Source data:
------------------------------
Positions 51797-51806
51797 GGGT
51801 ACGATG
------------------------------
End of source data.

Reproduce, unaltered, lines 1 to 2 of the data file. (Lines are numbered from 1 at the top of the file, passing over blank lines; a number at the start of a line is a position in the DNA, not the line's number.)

Positions 51797-51806
51797 GGGT